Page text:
Washington’s Wall Street problem: should the powerful be allowed to trade?

In mid-December, Nancy Pelosi, the Democratic Speaker of the House of Representatives, brushed off calls for legislation to ban trading by members of Congress with a throwaway comment that has come back to haunt her.

“We are a free-market economy,” she told reporters at the time. “They should be able to participate in that.”

Pelosi’s quip was criticised for being tone-deaf not just because of her status as one of the wealthiest members of Congress, but also for the fact that it was made amid a growing outcry inside the Washington bubble and across the US over controversial investments by public officials.

In the past two years, US lawmakers including Richard Burr, the North Carolina Republican senator, have been accused of improperly trading on confidential information about the pandemic; three senior Federal Reserve officials have been forced to resign after disclosures of questionable trades, forcing chair Jay Powell to battle a reputational crisis; and federal judges have been criticised for failing to recuse themselves from cases involving companies in which they or their families owned shares.

Chris Collins, a former Republican member of Congress, was convicted and sentenced to jail in January 2020 for participating in a scheme to commit insider trading, before being pardoned by former president Donald Trump.

According to the most recent OpenSecrets data from 2018, Pelosi’s net worth was $114.6m, making her the seventh-wealthiest member of Congress at the time.

The Speaker’s husband, Paul Pelosi, runs Financial Leasing Services, a San Francisco-based real estate and venture capital investment firm. The latest congressional disclosures show Paul Pelosi bought millions of dollars worth of call options in several companies last month alone, including Google parent Alphabet, Roblox, Salesforce and Disney. The trades made a splash on video app TikTok, underscoring the extent to which the issue is resonating beyond the Beltway.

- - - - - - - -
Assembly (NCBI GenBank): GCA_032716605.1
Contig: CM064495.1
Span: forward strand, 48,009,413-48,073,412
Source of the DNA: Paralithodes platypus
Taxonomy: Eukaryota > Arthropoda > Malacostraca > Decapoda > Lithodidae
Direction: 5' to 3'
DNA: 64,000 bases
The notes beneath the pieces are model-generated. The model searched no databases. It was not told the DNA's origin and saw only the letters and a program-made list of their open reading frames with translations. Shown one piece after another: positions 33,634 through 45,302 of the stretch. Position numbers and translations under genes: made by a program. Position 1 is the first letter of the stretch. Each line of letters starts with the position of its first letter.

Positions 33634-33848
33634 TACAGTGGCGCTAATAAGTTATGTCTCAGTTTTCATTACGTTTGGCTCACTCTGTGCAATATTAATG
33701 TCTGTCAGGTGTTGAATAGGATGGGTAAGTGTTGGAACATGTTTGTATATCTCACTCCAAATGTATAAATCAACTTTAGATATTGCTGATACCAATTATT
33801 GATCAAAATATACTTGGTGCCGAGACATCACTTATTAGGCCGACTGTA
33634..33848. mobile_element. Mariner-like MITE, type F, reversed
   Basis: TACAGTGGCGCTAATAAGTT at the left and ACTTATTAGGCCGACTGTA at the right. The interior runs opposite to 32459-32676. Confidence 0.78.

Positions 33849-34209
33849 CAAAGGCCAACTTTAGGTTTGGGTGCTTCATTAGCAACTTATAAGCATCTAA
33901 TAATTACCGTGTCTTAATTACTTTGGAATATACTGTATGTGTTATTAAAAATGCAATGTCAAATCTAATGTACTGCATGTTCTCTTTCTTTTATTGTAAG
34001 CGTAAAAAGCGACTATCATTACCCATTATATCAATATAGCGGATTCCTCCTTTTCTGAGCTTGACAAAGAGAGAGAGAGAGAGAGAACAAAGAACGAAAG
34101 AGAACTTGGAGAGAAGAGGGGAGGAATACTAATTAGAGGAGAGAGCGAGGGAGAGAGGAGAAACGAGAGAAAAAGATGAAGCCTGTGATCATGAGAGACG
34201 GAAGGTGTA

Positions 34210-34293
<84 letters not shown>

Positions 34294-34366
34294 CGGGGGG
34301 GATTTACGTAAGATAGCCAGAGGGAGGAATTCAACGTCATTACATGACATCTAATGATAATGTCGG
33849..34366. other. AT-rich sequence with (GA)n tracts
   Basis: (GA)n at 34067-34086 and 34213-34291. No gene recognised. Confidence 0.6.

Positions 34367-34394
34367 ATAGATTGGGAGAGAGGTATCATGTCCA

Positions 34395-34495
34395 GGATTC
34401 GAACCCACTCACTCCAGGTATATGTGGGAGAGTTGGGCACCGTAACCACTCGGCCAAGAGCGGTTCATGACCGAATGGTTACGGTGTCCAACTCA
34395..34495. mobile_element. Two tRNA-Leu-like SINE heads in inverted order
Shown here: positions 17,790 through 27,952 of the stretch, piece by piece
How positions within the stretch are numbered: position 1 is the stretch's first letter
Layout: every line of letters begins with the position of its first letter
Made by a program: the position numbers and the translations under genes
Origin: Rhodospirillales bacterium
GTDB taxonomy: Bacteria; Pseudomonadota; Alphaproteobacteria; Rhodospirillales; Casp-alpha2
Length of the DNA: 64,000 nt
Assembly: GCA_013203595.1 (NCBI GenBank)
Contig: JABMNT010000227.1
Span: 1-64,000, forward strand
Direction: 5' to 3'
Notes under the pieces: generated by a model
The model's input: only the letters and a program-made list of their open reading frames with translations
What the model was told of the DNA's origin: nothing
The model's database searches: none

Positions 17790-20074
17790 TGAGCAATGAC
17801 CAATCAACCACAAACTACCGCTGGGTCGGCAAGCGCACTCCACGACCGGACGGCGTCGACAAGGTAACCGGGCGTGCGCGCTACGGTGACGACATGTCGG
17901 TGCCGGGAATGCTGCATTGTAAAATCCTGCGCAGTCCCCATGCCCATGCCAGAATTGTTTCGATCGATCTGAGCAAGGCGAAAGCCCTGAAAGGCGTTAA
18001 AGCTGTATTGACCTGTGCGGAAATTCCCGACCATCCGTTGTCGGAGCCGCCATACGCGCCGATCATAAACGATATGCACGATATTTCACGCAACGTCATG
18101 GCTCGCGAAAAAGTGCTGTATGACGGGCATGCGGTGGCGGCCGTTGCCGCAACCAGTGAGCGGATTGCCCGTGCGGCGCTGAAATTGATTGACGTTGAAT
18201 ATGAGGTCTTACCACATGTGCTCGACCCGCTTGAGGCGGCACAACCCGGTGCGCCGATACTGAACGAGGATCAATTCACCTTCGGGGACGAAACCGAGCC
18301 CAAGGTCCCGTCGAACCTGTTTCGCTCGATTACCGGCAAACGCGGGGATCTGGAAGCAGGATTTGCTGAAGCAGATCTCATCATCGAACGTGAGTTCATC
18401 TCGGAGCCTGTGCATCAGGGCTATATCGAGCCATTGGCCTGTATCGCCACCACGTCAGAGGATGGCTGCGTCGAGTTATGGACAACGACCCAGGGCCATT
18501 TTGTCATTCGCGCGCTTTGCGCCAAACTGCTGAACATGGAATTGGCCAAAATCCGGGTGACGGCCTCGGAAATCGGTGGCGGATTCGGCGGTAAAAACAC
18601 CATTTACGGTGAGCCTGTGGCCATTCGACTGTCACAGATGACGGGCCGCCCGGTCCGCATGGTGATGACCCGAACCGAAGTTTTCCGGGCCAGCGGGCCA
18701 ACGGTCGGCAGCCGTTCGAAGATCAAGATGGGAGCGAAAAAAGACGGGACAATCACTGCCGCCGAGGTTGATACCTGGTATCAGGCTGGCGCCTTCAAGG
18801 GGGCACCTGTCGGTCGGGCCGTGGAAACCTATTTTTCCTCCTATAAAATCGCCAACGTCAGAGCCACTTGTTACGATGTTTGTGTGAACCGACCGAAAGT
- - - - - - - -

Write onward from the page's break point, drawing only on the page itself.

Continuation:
Nancy Pelosi’s own trades have become a TikTok sensation.

The furore over powerful people having unfair opportunities to profit from investments has spurred cross-party momentum to crack down on securities trading in all three branches of the US government in an effort to disentangle Washington’s ties with Wall Street and corporate America.

According to a poll released this month by the conservative Convention of States, 76 per cent of Americans believe members of Congress and their spouses have an “unfair” edge in financial markets, with just 5 per cent saying they should be allowed to trade.

“I think the American people, they get why this is problematic. It undermines their confidence in government. It makes it look like they are really there to serve their own personal financial interests rather than to serve the public good,” said Virginia Canter, a former ethics officer to presidents Barack Obama and Bill Clinton and the IMF. She is now at Citizens for Responsibility and Ethics, an advocacy group in Washington.

Politicians are taking notice. Late last year, a group of Senate Democrats, including Sherrod Brown, the chair of the banking committee, proposed legislation to ban Fed officials from trading individual stocks, as Congress began to turn the screws on the US central bank.


$1.6m


Median net worth of US Senators

Lawmakers are also pursuing curbs on their own activities too. This week, Jon Ossoff and Mark Kelly, Democratic senators from Georgia and Arizona, respectively, introduced a bill that would force members of Congress, their spouses and dependent children to place their investments in a blind trust. Abigail Spanberger, a Democratic member of the House of Representatives from Virginia, and Chip Roy, a Republican House member from Texas, have been championing similar legislation for months.

“This is about key steps to affirm that trust that people have in us, to make sure that people know that we are working on their behalf, to remove doubt, and to not only avoid impropriety, but . . . the appearance of impropriety,” Spanberger told the Financial Times. “I do think that there is momentum to it. For some people, it would be a real mind shift.”